How to Feed Your Gut
Ten years ago, nobody knew they had a microbiome. Today the health of the community of microbes living in and on our bodies has become very important as we become increasingly aware of its role within our body.
Our gut microbiome regulates many of our body functions, e.g. :-
Creating Vitamins B and K
Controlling our immune function
Acting as a messenger to our nerves and brain
And supporting our metabolism and weight
They are critical to our long term health
Unfortunately, our 21st Century lifestyle is a little unkind to our microbiota. The Standard western diet is very processed and refined, starving them of the fibre they need. The chemical and environmental toxins we are exposed to makes things worth. In addition, the antibiotics and other drugs we take not only deplete or beneficial bacteria (along with the pathogens) but they also can damage our delicate gut lining causing inflammation and the activation of our immune system. This is understandable when we realise that @70% of our immune system lies in the gut.
We need to find ways of supporting our beneficial gut bacteria so that they can ensure that the pathogens don’t take over!
Here are some top tips:-
- Remember the 3 Ps
Prebiotics Probiotics Polyphenols
Prebiotics are found in plant foods and provide the gut flora with insoluble fibre to chew on. These are found in plant foods especially leeks, onions, garlic, chicory, artichokes, asparagus, oats and lentils
Make plants the basis of your meals and you won’t go too far wrong
Probiotics are found in foods that have been fermented. This is a way of adding beneficial bacteria to your existing internal stock. Look for foods like yoghurt, kefir, kombucha, miso, kimchi, sauerkraut, Apple Cider Vinegar and even sourdough bread.
Polyphenols are a type of phytochemical (plant chemical) that are part of the plant’s defence system. They add important nutritional content to our food. Many of the health benefits associated with polyphenols may be related to their role as antioxidants. Antioxidants are known for their ability to combat cell damage. Polyphenols may also impact genes and gene expression. Polyphenols seem to act as a prebiotic-type substance, meaning that they increase the number of healthy bacteria in the gut, such as Lactobacillus and Bifidobacteria strains. They often have an astringent mouth puckering quality. You will find them in most plants but some that are especially good for the gut are found in dark berries-anthocyanins, dark grapes- resveratrol ; cacao- flavanols and apples – quercetin. So, it seems that red wine, chocolate and cider must be good for us! ….Well, in moderation maybe! Even coffee contains a good dose of polyphenols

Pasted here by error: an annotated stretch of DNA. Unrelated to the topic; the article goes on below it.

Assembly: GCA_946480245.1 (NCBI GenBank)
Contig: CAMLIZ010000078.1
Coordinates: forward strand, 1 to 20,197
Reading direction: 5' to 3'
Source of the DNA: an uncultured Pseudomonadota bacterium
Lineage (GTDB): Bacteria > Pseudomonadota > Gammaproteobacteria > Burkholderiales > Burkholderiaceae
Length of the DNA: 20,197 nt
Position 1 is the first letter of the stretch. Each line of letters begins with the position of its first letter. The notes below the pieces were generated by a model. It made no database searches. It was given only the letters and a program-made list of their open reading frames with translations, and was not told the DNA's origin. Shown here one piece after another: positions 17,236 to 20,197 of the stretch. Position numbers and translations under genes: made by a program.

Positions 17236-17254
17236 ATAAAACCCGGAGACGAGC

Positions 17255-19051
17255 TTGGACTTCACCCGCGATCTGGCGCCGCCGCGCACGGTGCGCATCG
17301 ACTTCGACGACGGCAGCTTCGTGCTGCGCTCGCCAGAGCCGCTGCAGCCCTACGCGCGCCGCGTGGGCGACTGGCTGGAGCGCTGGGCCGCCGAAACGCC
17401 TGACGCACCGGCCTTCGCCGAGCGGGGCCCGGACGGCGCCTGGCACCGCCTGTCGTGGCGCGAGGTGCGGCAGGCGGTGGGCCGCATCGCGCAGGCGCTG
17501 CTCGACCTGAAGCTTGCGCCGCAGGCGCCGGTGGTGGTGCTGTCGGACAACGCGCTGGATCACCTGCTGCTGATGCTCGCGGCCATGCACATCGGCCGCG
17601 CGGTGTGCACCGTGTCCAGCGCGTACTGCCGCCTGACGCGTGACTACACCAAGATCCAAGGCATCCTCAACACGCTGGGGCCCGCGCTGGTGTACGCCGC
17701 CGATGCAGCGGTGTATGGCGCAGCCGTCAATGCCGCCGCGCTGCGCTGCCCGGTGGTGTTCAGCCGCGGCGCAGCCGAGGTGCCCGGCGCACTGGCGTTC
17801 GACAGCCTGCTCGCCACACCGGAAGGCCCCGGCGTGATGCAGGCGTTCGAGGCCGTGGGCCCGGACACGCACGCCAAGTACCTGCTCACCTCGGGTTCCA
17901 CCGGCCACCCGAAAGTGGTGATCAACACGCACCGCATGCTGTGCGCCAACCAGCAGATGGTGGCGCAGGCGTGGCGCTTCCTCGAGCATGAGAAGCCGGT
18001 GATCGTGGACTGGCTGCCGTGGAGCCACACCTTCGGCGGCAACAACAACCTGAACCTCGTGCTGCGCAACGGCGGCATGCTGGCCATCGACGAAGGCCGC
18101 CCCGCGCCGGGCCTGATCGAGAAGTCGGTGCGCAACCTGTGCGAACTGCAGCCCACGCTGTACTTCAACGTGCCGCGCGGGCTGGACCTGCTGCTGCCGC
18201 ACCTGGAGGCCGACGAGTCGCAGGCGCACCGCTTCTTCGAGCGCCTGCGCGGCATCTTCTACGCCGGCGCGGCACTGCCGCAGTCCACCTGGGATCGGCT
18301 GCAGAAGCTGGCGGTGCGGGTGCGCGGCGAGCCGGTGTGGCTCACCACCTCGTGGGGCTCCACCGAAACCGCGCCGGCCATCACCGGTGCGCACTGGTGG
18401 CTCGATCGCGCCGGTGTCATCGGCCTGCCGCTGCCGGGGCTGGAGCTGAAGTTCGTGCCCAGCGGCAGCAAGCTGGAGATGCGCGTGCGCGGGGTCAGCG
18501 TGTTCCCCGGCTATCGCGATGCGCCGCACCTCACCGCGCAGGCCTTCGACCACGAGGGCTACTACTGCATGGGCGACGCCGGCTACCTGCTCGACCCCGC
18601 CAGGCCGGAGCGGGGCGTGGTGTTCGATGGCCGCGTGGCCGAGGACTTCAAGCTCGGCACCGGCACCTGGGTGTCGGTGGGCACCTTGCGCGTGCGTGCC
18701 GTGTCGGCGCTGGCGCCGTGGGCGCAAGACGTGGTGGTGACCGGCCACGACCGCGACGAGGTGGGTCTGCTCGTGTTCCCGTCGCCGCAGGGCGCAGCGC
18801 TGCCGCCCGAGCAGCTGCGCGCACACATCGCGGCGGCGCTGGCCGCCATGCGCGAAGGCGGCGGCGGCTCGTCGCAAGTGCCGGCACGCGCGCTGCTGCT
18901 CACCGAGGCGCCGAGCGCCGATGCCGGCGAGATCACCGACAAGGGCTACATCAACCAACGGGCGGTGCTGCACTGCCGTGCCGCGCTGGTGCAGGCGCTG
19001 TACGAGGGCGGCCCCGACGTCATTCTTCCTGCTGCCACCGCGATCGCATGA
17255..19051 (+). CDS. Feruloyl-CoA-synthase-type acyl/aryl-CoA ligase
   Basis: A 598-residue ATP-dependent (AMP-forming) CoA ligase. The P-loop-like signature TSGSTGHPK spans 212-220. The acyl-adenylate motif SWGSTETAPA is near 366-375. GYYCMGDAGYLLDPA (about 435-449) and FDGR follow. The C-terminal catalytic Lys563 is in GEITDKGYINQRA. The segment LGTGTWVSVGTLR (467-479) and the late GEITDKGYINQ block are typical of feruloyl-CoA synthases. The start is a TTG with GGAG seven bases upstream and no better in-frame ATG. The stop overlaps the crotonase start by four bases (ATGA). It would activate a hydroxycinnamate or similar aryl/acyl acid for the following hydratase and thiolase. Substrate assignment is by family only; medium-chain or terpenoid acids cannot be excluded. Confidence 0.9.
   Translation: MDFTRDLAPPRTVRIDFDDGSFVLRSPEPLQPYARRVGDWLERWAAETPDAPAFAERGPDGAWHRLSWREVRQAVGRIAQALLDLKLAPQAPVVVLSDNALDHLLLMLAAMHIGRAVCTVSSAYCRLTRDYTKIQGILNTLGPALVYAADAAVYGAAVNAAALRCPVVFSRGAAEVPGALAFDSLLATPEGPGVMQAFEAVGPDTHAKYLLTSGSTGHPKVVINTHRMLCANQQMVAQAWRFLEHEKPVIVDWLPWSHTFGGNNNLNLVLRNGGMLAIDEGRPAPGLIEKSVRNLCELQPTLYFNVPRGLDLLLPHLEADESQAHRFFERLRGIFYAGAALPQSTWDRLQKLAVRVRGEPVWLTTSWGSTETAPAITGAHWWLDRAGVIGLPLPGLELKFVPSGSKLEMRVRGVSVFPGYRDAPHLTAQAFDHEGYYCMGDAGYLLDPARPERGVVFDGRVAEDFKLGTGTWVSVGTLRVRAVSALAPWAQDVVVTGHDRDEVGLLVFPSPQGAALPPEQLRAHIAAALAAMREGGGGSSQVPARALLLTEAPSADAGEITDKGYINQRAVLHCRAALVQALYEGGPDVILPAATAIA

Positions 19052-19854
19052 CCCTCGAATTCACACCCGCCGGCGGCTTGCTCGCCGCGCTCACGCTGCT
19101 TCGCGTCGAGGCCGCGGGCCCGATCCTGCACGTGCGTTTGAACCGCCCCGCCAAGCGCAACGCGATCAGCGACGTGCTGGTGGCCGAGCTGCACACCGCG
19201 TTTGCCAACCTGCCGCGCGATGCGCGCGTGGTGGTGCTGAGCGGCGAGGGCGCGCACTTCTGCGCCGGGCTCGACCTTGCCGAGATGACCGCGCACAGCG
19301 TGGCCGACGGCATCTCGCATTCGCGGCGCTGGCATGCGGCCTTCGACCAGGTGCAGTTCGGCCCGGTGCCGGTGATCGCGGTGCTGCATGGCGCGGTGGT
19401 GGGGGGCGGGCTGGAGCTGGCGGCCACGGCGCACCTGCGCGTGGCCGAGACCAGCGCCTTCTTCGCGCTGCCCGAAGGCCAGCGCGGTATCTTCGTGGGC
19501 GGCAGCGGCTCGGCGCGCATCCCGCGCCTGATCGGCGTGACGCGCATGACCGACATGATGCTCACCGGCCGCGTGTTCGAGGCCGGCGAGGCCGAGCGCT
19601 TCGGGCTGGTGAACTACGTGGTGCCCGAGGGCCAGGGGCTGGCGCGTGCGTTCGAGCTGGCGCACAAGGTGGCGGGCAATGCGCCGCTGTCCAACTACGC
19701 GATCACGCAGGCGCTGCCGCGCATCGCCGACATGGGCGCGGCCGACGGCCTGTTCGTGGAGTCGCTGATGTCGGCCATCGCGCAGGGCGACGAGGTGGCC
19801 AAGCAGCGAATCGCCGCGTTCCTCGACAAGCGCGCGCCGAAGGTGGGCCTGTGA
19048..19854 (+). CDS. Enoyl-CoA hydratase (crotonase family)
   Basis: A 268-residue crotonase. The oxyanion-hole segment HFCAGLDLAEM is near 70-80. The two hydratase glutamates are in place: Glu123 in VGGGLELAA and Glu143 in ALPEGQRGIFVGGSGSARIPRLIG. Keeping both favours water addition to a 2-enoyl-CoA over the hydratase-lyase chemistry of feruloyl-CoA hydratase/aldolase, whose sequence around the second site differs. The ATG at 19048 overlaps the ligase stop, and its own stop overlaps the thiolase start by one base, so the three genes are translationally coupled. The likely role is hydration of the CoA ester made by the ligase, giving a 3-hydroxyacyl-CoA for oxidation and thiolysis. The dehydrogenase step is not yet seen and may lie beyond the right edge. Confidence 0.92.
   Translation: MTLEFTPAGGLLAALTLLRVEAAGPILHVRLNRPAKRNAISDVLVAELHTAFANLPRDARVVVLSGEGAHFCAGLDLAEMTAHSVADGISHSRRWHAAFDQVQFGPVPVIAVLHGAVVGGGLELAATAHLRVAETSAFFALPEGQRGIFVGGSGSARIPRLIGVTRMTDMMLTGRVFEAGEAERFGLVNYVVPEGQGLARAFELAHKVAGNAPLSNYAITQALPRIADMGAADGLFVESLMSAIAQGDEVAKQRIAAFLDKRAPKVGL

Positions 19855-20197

2. Try to keep your intake of refined foods to a minimum. This should also reduce your sugar and fat consumption which adversely affects our gut bacteria. Artificial sweeteners, emulsifiers and other additives are also very bad for our microbiome.
3. Exercise, but don t over exercise as this produces excess cortisol which can harm your gut lining. Similarly, stress produces cortisol which will affect not only the gut lining but your balance of gut bacteria, so try to find ways to relax.
4. Avoid antibiotics if you can, as these have a habit of damaging the good as well as the bad gut bacteria. If possible consider taking probiotic supplements while you are taking them or just after a course. Remember to take the probiotics with food and 2 hours away from your medication. Excess over the counter NSAIDs can have a similar damaging effect.
5. Give your bugs a break. This means taking a rest from eating – ensuring you give them a break of about 12 hours after your evening meal. Studies show that this helps beneficial bacteria establish themselves within your gut
6. Diversity – eat as wide a range of fruits, vegetables, herbs and spices, as you can. This will help you a wide range of vitamins, minerals and phytonutrients. Research shows that a diverse wholefoods diet produces a diverse gut bacteria colony, and this equates with good health.